tion cost of other medical treatments is considera-
bly less than that of nesiritide. Many institutions
reserve nesiritide for patients who fail to respond to
conventional therapy with diuretics, inotropes, or
nitroglycerin. Others suggest that the increased ac-
quisition cost is offset by nesiritide's efficacy,
which may permit early discharge and increased
time to rehospitalization. However, this has not
been clearly validated. In fact a recent analysis of
the available data suggests that nesiritide is not
more cost-effective than dobutamine in the acute
setting. (Gerhard T, et al. Abstract #244E, Ameri-
can College of Clinical Pharmacy (ACCP), 2004
Annual Meeting, Dallas, TX) It is not clear whether
nesiritide will be cost-effective in the outpatient
setting, though the the data from FUSION suggest-
ing that hospitalizations might be reduced is excit-

ADHF is treated based on the severity of symp-
toms and other patient-specific considerations, such
as concomitant illness, background therapy, and
clinical parameters. In patients experiencing moder-
ate to severe symptoms or those who are not re-
sponsive to IV diuretics, nesiritide represents an al-
ternative to conventional vasodilators and positive
inotropes. Nesiritide is administered as a fixed dose
and with minimal titration. It relieves central con-
gestion better than nitroglycerin, though sympto-
matic and clinical improvement was not different at
48 hours. Nesiritide is better tolerated than conven-
tional therapies. It appears to cause less ventricular
ectopy compared with inotropes, though the clinical
significance of this observation has not been vali-
dated. The American College of Cardiology/
American Heart Association will release an up-
dated HF guideline this fall that will, for the first
time, devote a section to ADHF. Ongoing studies
will further help clinicians identify the role of ne-
siritide in the acute and outpatient setting.11

1. Heart disease and stroke statistics-2004 update. American
Heart Association. Available at www.americanheart.org.
2. Fonarow GC. Pharmacologic Therapies for Acutely De-
compensated Heart Failure. Reviews in Cardiovascular

Medicine. Rev Cardiovasc Med 2002;3 Suppl 4:S18-27.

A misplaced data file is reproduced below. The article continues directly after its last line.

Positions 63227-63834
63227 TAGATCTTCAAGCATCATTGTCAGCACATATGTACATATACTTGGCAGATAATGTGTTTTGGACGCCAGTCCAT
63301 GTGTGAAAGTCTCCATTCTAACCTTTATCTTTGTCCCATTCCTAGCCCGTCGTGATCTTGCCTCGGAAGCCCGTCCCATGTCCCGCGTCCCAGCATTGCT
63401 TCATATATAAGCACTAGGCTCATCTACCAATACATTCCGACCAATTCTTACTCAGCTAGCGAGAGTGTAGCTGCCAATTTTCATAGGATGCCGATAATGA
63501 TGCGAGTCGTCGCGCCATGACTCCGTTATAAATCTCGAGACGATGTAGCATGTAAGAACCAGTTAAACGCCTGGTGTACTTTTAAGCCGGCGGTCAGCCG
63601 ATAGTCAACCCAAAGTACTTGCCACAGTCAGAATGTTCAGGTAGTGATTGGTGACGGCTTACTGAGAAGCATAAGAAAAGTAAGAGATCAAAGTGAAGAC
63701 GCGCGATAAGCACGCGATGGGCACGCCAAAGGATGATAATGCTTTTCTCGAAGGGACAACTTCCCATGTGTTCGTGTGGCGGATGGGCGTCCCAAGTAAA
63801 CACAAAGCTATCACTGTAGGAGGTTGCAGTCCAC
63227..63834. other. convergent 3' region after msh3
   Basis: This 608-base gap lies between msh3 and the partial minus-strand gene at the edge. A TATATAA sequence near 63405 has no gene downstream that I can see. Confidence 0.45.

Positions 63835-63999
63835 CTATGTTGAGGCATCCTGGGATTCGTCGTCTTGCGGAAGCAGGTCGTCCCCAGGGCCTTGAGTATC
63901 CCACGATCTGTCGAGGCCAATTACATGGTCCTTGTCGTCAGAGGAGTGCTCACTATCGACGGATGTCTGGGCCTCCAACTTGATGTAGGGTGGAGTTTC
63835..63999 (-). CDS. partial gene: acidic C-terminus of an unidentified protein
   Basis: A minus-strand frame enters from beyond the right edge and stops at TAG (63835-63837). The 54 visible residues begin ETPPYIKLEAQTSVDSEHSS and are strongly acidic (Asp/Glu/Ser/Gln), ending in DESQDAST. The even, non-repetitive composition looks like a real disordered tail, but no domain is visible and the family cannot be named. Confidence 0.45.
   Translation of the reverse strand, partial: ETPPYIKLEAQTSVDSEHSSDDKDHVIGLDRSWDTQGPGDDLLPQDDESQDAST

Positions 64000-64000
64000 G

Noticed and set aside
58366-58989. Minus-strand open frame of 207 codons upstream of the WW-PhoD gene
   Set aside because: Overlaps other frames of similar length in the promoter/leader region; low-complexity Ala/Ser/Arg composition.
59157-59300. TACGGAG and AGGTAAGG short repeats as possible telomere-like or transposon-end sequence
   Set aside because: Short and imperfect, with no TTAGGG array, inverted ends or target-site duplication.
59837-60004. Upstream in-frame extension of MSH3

3. Peacock WF 4th, Albert NM. Observation unit manage-
ment of heart failure. Emerg Med Clin North Am
4. DiDomenico RJ, Park HY, Southworth MR, et al. Guide-
lines for Acute Decompensated Heart Failure Treatment.
Ann of Pharmacother 2004; 38:649-660.
5. Clinical Pharmacol. Gold Standard Media; Aug. 2004.
6. VMAC Investigators. Intravenous nesiritide vs. nitro-
glycerin for treatment of decompensated congestive heart
failure: a randomized controlled trial. JAMA
7. Silver MA, Horton DP, Ghali JK, et al. Effect of nesiri-
tide versus dobutamine on short-term outcomes in the
treatment of patients with acutely decompensated heart
failure. J Am Coll Cardiol 2002;39:798-803.
8. Peacock WF, Emerman CL. Safety and efficacy of nesiri-
tide in the treatment of decompensated heart failure in
observation patients: the PROACTION trial (abstract). J
Am Coll Cardiol 2003;41:336A.
9. Burger AJ, Horton DP, LeJemtel T, Ghali JK, Torre G,
Dennish G, et al. Effect of nesiritide (B-type natriuretic
peptide) and dobutamine on ventricular arrhythmias in
the treatment of patients with acutely decompensated
congestive heart failure: the PRECEDENT study. Am
Heart J 2002;144:1102-8.
10. ACC/AHA guidelines for the evaluation and manage-
ment of chronic heart failure in the adult: a report of the
American College of Cardiology/American Heart Asso-
ciation Task Force on Practice Guidelines. J Am Coll
Cardiol 2001;38:2101-13.
11. Press Release -- SCIOS. Las Vegas, NV and Fremont, CA -
September 23, 2003.
12. Yancy CW, Saltzberg MT, Berkowitz RL, et al. Safety
and feasibility of using serial infusions of nesiritide for
heart failure in an outpatient setting (from the FUSION I
trial). Am J Cardiol 2004;94:595-601.

New Drug Approvals

Trospium chloride tablets (Sanctura, Indevus) is an
antimuscarinic (i.e., antispasmodic) agent indicated
for the treatment of overactive bladder in patients with
urinary incontinence, urgency, and urinary frequency.
Like other antimuscarinics, it is contraindicated in
patients with or at risk for urinary or gastric retention,
uncontrolled narrow-angle glaucoma, or a
hypersensitivity to its ingredients, including lactose.
The recommended dosage is 20 mg twice daily, with
each dose taken at least one hour before meals or on
an empty stomach. Patients with a creatinine clearance
<30 mL/min should receive a dosage of 20 mg once
daily at bedtime; patients age 75 years or older may
need to take 20 mg once daily. Sanctum is available as
20-mg tablets.

PharmaNote Volume 20, Issue 2, November 2004


Volume 20, Issue 2, November 2004